• If someone you know has used synthetic cannabinoids and needs help, take the following steps:
    • −  Call 911 immediately if the person stops breathing, collapses, or has a seizure. These symptoms can be life-threatening and require immediate medical attention.
    • −  Call your Poison Control Center at 800-222-1222.

Under California law, adults 21 or older can use, carry, and grow cannabis (marijuana, weed, pot, etc.). Buying cannabis (without a valid physician’s recommendation or a county-issued medical marijuana identification card) will become legal under California law for adults 21 or older on January 1, 2018. Use of medicinal cannabis is legal under California law if you have a valid physician’s recommendation or a valid county-issued medical marijuana identification card. To buy medicinal cannabis, you must be 18 or older and have either a valid physician’s recommendation, a valid county-issued medical marijuana identification card, or be a Primary Caregiver as defined in Health and Safety Code Section 11362.7(d) or 11362.5(e), with a valid physician’s recommendation for the patient. In addition, consistent with the Compassionate Use Act, you may possess or cultivate any amount that is reasonably related to your current medical needs. The new California law, known as the Medicinal and Adult-Use Cannabis Regulation and Safety Act33, includes information about where you can use cannabis, how much you can possess, and the penalties for illegal use.

For more information, click here.

Excerpt is taken from California Cannabis Health Information Initiative “Let’s Talk Cannabis” Campaign

by Therapeutic Healthcare Collective

Is Marijuana a Gateway Drug?

Cannabis Leaf in Santa Cruz CA

According to the National Institute on Drug Abuse (NIDA), there is some evidence to suggest that cannabis could precede the use of other licit and illicit substances leading to the development of addiction to other substances. However, the majority of people who use cannabis do not go on to use other “harder” substances.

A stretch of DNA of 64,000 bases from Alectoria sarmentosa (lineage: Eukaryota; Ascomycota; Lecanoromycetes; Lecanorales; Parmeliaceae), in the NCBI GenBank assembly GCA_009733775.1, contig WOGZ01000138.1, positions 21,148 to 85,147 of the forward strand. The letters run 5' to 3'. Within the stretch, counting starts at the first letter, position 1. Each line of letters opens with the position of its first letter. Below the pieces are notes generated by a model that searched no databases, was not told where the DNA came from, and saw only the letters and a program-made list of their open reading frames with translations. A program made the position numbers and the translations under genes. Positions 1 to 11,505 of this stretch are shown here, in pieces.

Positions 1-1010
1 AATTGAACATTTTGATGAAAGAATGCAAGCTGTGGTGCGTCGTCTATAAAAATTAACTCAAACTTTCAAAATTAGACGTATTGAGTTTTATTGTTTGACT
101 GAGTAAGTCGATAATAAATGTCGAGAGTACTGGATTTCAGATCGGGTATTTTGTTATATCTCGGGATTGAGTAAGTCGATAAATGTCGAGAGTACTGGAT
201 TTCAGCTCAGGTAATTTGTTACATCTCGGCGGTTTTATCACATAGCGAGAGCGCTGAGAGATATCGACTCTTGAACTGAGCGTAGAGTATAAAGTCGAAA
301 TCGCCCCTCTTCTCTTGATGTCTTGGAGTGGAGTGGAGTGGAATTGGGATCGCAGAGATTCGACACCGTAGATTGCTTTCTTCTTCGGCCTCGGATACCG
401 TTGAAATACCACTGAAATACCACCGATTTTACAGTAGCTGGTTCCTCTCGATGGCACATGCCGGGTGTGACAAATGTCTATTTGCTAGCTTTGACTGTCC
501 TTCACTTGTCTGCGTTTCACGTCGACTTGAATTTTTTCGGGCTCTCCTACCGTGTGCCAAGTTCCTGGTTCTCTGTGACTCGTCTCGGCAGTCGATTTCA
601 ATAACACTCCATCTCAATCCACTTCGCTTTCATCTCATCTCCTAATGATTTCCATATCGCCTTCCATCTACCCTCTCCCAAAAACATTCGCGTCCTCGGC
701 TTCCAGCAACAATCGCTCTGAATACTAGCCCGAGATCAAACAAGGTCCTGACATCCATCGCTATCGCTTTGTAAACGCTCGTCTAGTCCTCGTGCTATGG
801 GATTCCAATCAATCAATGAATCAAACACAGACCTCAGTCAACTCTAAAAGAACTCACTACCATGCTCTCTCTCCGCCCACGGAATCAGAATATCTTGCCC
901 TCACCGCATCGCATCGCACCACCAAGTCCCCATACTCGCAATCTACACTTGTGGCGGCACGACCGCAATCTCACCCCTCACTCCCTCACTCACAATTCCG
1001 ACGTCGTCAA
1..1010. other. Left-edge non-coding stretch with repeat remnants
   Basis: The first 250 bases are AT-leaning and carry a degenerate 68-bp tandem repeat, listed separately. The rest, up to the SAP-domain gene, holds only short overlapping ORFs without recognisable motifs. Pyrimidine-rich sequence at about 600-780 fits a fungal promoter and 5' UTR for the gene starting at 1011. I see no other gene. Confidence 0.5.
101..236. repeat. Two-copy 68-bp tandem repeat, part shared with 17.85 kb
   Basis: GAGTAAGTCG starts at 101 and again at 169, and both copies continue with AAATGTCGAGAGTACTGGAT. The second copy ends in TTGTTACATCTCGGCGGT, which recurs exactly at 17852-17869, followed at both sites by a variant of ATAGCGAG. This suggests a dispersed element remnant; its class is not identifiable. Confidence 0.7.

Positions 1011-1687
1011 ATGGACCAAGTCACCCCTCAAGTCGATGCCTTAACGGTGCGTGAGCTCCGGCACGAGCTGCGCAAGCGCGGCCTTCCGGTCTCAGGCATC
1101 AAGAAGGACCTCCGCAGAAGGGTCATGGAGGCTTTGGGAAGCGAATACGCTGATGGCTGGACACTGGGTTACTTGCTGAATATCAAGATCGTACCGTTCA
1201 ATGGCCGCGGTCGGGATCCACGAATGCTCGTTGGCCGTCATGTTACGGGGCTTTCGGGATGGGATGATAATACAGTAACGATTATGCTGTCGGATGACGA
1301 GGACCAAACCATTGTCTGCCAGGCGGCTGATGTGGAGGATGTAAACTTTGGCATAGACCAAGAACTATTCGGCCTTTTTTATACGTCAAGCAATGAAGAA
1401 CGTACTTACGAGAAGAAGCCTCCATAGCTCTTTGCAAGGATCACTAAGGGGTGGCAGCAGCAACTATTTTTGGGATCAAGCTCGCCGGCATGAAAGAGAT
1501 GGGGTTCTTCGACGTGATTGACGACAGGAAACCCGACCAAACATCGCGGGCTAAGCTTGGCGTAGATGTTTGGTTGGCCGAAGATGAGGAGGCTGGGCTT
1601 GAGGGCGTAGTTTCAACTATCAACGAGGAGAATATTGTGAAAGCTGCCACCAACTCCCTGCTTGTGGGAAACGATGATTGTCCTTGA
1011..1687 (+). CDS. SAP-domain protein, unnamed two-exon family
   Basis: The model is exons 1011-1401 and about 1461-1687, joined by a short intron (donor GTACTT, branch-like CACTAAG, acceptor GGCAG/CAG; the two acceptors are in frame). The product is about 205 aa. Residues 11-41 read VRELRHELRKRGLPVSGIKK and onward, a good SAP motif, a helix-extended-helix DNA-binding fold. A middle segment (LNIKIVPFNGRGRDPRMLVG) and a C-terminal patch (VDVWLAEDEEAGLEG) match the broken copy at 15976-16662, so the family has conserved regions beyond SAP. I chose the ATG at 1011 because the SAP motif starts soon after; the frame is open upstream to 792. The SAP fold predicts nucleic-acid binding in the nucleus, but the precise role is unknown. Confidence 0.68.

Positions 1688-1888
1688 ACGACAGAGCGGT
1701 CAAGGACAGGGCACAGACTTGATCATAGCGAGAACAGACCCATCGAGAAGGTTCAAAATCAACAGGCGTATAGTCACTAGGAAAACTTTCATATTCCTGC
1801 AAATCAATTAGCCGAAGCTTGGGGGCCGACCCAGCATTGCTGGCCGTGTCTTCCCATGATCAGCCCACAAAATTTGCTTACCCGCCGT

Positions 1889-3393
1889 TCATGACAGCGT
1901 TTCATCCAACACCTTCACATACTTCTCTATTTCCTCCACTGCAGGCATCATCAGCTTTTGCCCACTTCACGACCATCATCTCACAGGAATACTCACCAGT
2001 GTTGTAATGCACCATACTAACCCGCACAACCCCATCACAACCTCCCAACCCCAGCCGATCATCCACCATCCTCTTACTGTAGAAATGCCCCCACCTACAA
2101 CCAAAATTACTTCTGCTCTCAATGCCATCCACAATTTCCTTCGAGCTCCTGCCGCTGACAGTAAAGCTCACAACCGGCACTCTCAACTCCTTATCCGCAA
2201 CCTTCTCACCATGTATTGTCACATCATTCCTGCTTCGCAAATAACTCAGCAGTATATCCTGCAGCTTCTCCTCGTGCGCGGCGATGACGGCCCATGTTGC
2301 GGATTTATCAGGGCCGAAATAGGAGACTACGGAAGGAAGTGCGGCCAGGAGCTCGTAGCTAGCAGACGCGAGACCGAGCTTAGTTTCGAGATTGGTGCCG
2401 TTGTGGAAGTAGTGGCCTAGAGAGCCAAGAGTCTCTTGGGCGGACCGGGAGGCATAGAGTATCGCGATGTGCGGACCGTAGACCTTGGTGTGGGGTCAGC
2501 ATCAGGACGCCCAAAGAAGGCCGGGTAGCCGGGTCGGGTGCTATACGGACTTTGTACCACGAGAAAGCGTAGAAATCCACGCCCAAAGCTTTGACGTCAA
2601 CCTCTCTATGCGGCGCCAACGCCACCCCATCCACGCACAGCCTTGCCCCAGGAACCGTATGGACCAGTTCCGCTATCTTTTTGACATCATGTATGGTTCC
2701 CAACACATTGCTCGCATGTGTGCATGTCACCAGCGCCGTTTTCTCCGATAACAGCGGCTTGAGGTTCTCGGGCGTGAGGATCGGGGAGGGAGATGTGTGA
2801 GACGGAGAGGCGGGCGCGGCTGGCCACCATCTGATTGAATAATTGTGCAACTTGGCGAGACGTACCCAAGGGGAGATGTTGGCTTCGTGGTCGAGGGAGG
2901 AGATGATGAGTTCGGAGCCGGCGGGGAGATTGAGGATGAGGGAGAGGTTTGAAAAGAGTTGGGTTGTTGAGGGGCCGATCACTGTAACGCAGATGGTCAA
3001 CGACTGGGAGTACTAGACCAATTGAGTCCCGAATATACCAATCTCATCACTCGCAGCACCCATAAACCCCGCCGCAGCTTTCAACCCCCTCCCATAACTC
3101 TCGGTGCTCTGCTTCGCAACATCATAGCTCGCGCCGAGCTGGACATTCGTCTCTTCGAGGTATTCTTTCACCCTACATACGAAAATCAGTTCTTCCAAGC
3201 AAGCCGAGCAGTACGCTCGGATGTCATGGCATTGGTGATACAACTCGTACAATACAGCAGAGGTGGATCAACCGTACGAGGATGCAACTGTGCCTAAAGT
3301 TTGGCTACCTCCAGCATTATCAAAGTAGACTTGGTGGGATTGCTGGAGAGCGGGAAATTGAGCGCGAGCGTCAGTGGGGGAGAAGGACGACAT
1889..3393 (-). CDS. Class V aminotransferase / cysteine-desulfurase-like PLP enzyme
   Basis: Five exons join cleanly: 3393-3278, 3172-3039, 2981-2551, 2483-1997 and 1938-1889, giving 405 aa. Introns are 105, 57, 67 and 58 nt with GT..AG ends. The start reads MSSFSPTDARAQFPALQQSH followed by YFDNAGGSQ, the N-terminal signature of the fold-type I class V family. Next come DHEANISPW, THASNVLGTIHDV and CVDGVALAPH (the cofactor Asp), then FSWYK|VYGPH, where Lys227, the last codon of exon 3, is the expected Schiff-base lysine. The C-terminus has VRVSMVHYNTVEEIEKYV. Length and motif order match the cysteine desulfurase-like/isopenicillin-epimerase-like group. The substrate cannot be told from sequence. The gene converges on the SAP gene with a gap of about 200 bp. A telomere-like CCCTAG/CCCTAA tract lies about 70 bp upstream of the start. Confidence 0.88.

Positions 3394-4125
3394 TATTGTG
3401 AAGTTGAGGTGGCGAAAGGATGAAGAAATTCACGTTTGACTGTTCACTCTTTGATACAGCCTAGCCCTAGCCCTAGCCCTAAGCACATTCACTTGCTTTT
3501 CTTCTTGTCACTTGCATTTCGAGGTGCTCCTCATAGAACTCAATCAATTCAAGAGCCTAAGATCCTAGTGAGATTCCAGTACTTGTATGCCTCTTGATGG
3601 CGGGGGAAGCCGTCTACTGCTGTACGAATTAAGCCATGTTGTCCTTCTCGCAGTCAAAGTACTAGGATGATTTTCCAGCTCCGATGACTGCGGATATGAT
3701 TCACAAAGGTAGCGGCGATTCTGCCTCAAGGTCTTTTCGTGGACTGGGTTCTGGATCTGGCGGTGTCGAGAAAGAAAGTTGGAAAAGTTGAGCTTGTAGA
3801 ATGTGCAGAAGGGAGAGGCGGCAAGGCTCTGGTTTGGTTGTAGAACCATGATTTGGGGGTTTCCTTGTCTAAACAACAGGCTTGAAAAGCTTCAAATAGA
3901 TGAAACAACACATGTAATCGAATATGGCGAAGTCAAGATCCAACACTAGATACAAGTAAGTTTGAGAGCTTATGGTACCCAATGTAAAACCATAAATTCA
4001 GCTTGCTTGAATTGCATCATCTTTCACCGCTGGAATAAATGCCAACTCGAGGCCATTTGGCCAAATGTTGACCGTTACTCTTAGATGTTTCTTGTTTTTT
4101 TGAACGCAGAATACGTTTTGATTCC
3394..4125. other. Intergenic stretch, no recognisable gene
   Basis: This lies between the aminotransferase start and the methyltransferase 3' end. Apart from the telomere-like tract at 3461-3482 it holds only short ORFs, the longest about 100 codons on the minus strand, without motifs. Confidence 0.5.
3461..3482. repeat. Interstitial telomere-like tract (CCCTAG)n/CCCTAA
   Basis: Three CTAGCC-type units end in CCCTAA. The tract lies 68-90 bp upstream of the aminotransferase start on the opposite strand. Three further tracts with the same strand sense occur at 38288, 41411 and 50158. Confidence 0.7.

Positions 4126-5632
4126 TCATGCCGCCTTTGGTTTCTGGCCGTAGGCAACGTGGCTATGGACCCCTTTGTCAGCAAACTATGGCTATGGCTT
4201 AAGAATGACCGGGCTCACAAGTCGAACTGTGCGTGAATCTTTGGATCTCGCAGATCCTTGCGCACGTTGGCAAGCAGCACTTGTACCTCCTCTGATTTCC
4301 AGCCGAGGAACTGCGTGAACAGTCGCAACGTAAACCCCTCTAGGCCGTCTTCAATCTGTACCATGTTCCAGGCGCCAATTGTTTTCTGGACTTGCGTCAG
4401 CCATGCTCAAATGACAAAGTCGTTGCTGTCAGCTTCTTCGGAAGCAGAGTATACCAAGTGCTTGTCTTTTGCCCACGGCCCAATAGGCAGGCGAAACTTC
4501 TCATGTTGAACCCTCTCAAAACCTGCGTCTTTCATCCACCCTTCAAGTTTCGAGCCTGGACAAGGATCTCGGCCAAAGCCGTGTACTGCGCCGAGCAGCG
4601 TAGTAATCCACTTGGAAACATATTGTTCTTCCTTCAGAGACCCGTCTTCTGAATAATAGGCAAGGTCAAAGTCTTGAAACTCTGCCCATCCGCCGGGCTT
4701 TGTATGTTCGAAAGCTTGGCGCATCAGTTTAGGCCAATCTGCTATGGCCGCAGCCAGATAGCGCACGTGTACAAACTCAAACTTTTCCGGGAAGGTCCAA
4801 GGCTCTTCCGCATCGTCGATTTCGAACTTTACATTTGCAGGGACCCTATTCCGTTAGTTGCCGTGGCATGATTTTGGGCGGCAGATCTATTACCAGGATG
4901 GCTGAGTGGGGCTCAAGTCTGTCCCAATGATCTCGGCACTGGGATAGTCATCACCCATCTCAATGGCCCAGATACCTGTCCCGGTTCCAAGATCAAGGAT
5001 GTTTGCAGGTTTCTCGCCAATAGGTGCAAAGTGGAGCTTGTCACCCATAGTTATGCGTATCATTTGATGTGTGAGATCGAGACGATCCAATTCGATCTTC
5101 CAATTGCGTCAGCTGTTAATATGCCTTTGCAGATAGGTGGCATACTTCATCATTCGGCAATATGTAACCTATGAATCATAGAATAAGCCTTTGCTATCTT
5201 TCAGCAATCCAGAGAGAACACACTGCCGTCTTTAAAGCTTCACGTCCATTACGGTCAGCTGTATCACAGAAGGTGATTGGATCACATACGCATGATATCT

It is important to note that other factors besides biological mechanisms, such as a person’s social environment, are also critical in a person’s risk for drug use. An alternative to the gateway-drug hypothesis is that people who are more vulnerable to drug-taking are simply more likely to start with readily available substances such as marijuana, tobacco, or alcohol, and their subsequent social interactions with others who use drugs increases their chances of trying other drugs. Further research is needed to explore this question.

Marijuana is the most popular and easily accessible illegal drug in the U.S. today. So people who have used less accessible drugs (heroin, cocaine, LSD) are likely to have first accessed marijuana and other more accessible drugs, including alcohol. But the use of one does not cause the use of another.

Most people who try marijuana never go on to use any other illegal drug, and the vast majority of those who do try another drug don’t become dependent on it, or go on to have associated problems.

For most people, marijuana is an endpoint in drug use rather than a so-called “gateway drug.” New evidence suggests that marijuana can even serve as an “exit drug,” helping people to reduce or eliminate their use of more harmful drugs such as opiates or alcohol by easing withdrawal symptoms.

Learn more about the NIDA’s position on marijuana as a gateway drug, here.